My parents moved into Fore Street in 1938 and remained there until 1962. My mother sold wool and sewing materials on one side, whilst my father sold and repaired radio and electrical goods from the other. However, following the outbreak of War in 1939 he found himself working in the dockyard at Devonport and acting as a special constable in the city in his ‘spare’ time, but he was able to get home most weekends.
Before taking over the shop he ran a taxi service from where the old fire station was sited at the top of Robartes Road. One of his contracts was to take Methodist local preachers to their appointments. On one occasion he took Will Bunt to St Eval, but the service went on a bit and impatient to get home he bent his ear to the door to hear any signs of the last hymn. Instead he heard Will booming out ‘there’s a sinner outside the door, won’t he come in….!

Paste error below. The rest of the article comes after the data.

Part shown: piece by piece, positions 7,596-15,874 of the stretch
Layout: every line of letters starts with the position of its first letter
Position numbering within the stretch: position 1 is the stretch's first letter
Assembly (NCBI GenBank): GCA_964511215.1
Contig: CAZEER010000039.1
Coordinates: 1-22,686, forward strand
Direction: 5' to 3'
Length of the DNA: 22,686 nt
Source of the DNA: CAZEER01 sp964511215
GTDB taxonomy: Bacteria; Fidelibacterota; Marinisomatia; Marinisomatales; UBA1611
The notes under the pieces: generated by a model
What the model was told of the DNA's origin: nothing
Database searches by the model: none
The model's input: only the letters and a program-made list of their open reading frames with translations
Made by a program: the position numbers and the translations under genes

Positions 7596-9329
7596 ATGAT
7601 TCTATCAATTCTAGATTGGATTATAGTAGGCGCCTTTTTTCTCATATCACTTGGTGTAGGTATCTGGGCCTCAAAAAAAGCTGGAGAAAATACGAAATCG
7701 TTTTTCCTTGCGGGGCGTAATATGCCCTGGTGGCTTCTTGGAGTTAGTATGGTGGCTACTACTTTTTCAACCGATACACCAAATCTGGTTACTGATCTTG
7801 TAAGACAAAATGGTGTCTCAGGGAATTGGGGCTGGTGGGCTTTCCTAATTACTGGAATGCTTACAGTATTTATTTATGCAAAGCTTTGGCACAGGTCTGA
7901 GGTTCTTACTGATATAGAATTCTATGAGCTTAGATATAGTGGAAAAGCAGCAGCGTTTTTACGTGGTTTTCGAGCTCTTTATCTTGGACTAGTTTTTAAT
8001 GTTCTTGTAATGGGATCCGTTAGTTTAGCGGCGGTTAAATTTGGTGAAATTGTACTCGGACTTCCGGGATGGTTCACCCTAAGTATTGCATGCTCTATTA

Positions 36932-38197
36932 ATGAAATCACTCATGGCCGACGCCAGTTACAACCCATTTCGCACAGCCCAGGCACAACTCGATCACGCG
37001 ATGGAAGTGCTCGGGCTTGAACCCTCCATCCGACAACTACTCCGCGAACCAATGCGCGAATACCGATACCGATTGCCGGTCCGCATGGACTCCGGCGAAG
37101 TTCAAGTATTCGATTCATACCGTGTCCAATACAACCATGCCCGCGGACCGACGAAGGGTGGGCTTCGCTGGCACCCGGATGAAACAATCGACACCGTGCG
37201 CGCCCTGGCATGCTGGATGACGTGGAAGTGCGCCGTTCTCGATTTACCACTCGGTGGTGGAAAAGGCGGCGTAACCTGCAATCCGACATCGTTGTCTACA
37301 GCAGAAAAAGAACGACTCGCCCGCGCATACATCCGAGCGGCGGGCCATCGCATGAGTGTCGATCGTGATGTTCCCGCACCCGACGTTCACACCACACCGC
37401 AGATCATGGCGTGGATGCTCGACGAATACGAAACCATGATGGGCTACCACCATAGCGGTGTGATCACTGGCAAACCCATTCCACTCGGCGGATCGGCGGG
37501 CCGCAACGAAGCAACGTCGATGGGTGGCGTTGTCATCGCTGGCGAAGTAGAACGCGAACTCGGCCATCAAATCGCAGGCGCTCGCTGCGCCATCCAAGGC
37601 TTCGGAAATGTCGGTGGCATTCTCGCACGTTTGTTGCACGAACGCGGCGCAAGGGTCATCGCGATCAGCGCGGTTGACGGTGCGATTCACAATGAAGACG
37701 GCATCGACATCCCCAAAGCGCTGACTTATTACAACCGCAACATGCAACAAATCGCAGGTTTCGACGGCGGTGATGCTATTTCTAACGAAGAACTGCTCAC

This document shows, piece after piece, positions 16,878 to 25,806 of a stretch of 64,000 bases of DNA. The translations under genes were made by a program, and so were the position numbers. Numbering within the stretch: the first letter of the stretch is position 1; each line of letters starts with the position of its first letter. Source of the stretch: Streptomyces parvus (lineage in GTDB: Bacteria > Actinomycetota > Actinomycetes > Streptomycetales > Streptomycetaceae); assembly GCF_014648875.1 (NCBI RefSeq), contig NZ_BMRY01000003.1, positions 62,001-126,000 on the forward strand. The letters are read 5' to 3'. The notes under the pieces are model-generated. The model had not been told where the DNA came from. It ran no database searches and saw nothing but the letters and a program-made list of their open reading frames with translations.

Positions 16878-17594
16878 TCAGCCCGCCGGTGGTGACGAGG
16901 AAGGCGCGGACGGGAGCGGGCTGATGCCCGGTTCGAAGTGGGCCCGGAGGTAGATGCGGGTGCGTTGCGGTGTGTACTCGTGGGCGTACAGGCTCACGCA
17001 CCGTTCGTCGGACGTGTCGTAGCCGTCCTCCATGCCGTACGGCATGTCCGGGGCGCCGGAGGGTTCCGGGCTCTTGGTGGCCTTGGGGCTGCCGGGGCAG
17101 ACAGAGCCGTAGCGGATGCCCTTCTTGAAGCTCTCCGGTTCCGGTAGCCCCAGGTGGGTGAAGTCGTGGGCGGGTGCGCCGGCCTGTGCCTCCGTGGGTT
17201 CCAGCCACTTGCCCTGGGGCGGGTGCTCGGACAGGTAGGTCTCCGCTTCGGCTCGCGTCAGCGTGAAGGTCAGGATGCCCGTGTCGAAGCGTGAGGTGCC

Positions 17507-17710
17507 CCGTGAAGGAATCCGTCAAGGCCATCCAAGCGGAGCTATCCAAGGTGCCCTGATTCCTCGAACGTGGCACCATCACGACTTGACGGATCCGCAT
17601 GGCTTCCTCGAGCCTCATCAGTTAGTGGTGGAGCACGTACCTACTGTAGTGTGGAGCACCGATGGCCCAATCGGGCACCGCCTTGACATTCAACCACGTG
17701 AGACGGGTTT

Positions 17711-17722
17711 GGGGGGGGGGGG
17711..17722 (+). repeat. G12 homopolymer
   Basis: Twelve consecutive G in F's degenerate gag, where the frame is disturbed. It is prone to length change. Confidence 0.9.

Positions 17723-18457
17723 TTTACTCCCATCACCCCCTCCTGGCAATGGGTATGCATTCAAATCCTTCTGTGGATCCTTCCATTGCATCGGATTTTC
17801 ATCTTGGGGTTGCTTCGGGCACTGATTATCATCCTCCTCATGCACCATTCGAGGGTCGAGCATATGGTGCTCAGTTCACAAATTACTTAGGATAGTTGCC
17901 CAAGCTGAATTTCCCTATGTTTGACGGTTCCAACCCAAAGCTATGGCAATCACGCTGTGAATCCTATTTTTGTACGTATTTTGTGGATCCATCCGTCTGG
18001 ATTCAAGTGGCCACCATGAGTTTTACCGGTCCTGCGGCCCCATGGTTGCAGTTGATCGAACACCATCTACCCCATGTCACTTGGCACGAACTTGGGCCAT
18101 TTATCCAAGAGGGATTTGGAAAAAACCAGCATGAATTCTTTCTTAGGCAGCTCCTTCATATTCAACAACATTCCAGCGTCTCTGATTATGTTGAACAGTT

Their tenure at the business saw the advent of television, and father had the first TV licence in the village on 3rd October 1953, only the second in the county and it was a big disappointment to him that someone from Falmouth beat him to the first. It cost £2. On cup final days he would turn on a set in the shop window for the men of the village to watch, but this attracted such a crowd that the bus could not pass down without the local PC clearing a way through. After that it was set up in the garage.
Another service provided was the recharging of accumulator batteries for household radios. Once charged they would last about a week, and he also did a round to outlying areas on Saturday mornings. As most of these customers were not yet wired up for electricity, the round had the merit of building relationships with people who would eventually need his contracting services.
For a while my mother also ran a library which was very popular and I also as I got older honed my retail skills selling model aircraft kits!
Eventually the rise of retail giants and the abolition of retail price maintenance spelt the end of another of the village’s enterprises, and when father saw Curry’s selling washing machines for less than he could buy them he knew the writing was on the wall
George Miller - August 2010
Mr. and Mrs. Miller's electrical and wool shop (centre)
Photograph used with kind permission
from Francis Antony Printers - St.Austell